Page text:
Spector said the “paywall” versus “clicks” business decision is one that will ultimately determine the future of The Plain Dealer.

“Our company has decided to go with a model that relies on clicks to generate ad revenue,” Spector said.

Dubail said Patch, which follows the click model for generating revenue and focuses on “one community”-based news gathering, has had a rocky path to making a profit since its start in 2009. He feels the brand and business model will soon turn the corner to profitability.

“At this point, I’m not telling any tales out of school to say that the Patch is not making money, but we do have ad reps on the ground who are trying to sell enough ads to make the sites viable, and I’d say we’re making pretty good progress with that,” Dubail said.

“The goal is for Patch as a whole to be profitable in the fourth quarter of next year.”

Dubail said the company keeps close track of its online traffic, and the Ohio sites are collectively receiving hundreds of thousands of unique visitors each month, up from essentially zero a few years ago.

A recent study by the Pew Research Center’s Project for Excellency in Journalism showed that no matter what the model is, as online audiences continue to grow, print circulation and ad revenue continues to decline at a rapid pace.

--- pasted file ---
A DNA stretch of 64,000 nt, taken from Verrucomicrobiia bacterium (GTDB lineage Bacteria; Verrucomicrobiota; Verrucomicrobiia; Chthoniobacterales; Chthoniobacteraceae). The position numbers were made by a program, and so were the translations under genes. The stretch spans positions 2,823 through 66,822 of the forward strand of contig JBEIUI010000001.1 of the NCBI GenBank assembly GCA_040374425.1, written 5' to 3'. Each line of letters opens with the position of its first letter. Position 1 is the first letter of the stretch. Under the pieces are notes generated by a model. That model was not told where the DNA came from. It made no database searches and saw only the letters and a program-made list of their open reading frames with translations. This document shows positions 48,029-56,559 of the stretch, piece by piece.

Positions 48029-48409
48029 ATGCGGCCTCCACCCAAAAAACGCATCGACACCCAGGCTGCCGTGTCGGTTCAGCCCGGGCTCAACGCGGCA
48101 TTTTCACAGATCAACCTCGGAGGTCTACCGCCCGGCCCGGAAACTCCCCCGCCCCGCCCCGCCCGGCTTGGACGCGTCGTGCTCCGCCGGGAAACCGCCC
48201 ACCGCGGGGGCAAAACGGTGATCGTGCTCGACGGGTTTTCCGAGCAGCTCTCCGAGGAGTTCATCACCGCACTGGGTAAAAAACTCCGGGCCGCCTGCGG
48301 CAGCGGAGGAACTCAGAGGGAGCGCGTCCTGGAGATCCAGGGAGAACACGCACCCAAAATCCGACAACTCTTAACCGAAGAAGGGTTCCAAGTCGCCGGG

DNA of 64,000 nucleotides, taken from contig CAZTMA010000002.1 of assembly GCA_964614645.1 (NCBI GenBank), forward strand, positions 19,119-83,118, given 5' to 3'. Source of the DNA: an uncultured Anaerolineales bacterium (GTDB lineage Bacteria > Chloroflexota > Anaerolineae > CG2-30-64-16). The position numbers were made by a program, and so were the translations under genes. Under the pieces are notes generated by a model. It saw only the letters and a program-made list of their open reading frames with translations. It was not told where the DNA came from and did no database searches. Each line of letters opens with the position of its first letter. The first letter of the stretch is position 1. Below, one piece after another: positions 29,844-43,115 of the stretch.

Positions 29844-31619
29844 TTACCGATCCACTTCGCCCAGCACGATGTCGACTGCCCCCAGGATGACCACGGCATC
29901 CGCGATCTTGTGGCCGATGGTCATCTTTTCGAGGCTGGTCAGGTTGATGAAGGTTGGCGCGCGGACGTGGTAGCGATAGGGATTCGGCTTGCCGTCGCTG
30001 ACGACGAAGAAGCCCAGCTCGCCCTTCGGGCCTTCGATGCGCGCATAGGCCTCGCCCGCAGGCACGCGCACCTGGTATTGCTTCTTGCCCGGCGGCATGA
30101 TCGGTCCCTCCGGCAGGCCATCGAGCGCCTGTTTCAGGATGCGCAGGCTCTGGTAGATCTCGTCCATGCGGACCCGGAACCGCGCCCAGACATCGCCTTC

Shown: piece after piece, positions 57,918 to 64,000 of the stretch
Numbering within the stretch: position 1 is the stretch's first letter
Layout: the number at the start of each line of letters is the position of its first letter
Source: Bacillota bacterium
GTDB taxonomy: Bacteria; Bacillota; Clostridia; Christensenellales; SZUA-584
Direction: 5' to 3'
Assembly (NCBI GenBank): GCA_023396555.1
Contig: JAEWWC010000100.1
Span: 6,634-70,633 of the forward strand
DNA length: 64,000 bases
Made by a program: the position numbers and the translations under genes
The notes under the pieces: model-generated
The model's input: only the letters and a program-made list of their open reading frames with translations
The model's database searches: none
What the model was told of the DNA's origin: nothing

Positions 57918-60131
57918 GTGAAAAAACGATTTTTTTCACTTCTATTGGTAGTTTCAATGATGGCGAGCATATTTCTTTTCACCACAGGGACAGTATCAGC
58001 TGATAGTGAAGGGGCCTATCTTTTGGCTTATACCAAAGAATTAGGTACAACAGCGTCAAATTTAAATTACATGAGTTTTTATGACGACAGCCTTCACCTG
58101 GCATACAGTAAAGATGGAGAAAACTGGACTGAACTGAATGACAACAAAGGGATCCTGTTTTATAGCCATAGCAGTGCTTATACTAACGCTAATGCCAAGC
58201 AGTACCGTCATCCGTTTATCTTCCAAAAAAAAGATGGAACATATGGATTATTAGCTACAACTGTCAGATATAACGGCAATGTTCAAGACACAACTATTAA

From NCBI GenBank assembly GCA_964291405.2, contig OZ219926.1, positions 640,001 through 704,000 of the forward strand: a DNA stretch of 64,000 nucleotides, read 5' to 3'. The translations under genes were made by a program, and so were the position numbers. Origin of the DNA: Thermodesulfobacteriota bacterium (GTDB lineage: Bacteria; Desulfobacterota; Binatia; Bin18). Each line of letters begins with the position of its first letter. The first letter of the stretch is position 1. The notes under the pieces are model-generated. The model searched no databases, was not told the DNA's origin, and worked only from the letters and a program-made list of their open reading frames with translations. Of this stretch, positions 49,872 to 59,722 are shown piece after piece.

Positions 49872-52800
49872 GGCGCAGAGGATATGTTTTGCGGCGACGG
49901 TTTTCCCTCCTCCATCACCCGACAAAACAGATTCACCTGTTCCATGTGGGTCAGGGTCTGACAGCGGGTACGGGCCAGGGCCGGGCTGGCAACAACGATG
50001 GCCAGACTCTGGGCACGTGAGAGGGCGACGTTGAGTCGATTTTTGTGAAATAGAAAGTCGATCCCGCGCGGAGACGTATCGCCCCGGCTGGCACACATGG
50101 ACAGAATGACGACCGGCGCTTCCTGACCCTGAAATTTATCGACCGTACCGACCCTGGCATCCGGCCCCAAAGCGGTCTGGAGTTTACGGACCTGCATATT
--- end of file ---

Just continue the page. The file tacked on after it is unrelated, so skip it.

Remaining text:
According to Pew, in 2011, losses in print advertising dollars outpaced gains in digital revenue by a factor of roughly 10 to 1. When circulation and advertising revenue are combined, the newspaper industry has shrunk 43 percent since 2000.

In its study, “The Search for a New Business Model,” released in March, it was reported that while print ad sales declined by 9 percent last year, digital ad revenue increased by 19 percent, or for every $1 gained in digital advertising, $7 are lost in print revenue.

Although these figures demonstrate a dramatic shift in the future direction of news media, executives warn that the search for a new revenue model to revive the newspaper industry is making only tentative progress.

“We have all these [new] products we are working on that we believe are going to deliver results that are part of our sustainability,” said one executive. “But we need to eat today.”